The relationship between Andean vegetation, precipitation and soil erosion
Plants may stabilize slopes, yet rainfall often intensifies soil erosion. Until now, just how these two things interact to form mountain topography was only clear for a few small regions on Earth. In a new study, Professor Todd Ehlers, Dr. Jessica Starke and Dr. Mirjam Schaller of the Geosciences department at the University of Tübingen, Germany, investigated how plants and climate shape topography. They did this in a large study of the 3,500 kilometer long western edge of the Andes Mountains in Peru and Chile. They found that the question of how plants influence the landscape and erosion can have different answers, depending on what area is investigated. Key factors identified are the climate zone and plant cover. In the dry Atacama Desert, for example, sparse vegetation is sufficient to hold the soil in place; while higher erosion rates can be seen in the wetter and more temperate regions where plant cover is denser. The study has been published in the latest edition of the journal Science.
The area of the Andes investigated extends almost the entire length of South America, from 6 to 36 degrees south latitude. This region covers six climate zones, from very dry to temperate. "Along the western edge of the Andes, many individual studies have determined the rates of soil erosion over the past million years," says Todd Ehlers. "Yet the results were inconsistent and could not be easily explained." To evaluate the rate of erosion, the researchers used what's known as cosmogenic nuclides, which are produced on the Earth's surface by cosmic rays from space. The nuclides accumulate only when the ground is exposed. Using the concentration of the isotopes from sediments in 86 rivers, the researchers could calculate how fast the mountains eroded. "We supplemented earlier results from 74 study sites in Peru and Chile with 12 new measurements to fill the gaps," says Ehlers. This enabled him and his team to study changes in mountain erosion in different vegetation and climate zones along the Andes. The erosion rates varied between 1.4 meters to 150 meters per million years.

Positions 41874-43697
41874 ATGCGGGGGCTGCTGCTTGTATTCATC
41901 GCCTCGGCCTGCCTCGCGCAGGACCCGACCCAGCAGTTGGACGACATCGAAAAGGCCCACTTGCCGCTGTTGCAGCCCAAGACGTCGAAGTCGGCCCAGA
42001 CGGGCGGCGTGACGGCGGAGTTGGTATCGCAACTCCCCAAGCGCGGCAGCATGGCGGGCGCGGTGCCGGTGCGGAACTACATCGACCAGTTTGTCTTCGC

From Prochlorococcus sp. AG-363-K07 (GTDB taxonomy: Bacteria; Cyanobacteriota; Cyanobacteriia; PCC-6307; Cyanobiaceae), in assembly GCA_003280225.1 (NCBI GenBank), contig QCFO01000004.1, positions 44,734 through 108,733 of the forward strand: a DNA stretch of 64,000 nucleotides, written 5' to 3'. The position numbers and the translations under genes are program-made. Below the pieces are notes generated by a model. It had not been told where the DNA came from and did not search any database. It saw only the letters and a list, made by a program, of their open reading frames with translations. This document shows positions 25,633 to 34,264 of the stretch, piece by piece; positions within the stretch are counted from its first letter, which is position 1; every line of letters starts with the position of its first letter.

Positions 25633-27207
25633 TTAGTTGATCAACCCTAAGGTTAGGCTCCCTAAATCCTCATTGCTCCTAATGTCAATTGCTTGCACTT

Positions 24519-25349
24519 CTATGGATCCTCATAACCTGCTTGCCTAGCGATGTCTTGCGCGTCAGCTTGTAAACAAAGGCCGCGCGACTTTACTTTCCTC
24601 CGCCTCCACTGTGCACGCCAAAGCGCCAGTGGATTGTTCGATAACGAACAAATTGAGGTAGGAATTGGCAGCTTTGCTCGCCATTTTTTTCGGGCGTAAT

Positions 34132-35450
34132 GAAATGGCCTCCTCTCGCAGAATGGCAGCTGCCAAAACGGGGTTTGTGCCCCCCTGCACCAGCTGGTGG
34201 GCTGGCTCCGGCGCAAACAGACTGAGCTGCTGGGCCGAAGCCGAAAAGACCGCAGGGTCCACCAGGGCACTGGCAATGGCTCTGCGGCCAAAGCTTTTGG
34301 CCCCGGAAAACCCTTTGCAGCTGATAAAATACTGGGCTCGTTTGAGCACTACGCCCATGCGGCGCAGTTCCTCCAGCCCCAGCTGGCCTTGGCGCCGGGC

Plants use their roots to hold the soil onto slopes and slow down water flowing over the surface, thereby stabilizing slopes. But, plants can also enhance erosion by using their roots to break down rocks into soil that is more easily erodible. However, the situation becomes more complex when rainfall is taken into account. Rainfall is important for vegetation, but is also a key driver for soil erosion. "You might think that the denser the plant cover, the less erosion there would be. This simple correlation is correct for some regions of the Andes" Ehlers says. "However, other factors such as the rate of rainfall also play an important role. It's exciting to now see how mountain erosion reflects this interaction between plants and rainfall." For example, in the temperate Andean regions there is dense plant cover due to heavy rainfall. This rainfall is high enough that it increases soil erosion, despite the presence of dense vegetation. However, in regions with even denser vegetation than temperate areas, plants are able to outpace the effects of rainfall on erosion and slopes are stabilized, and steeper.
"Our large-scale investigation across this broad climate and vegetation gradient in the Andes helps us to better understand the observations from many other studies," Ehlers explains. "Previous studies were mostly conducted in geographic regions restricted in terms of their environment or climate. It's only when working with a large region that you see the big picture of how plants and climate interact with landscapes." Vegetation forms a link between the biosphere and the Earth's surface. "Our study is an example of a new scientific frontier where the Earth and life sciences meet. We are learning more and more about how strongly the solid and living parts of the Earth interact, and we can observe the effects of these interactions over long time scales of thousands of years," says Ehlers.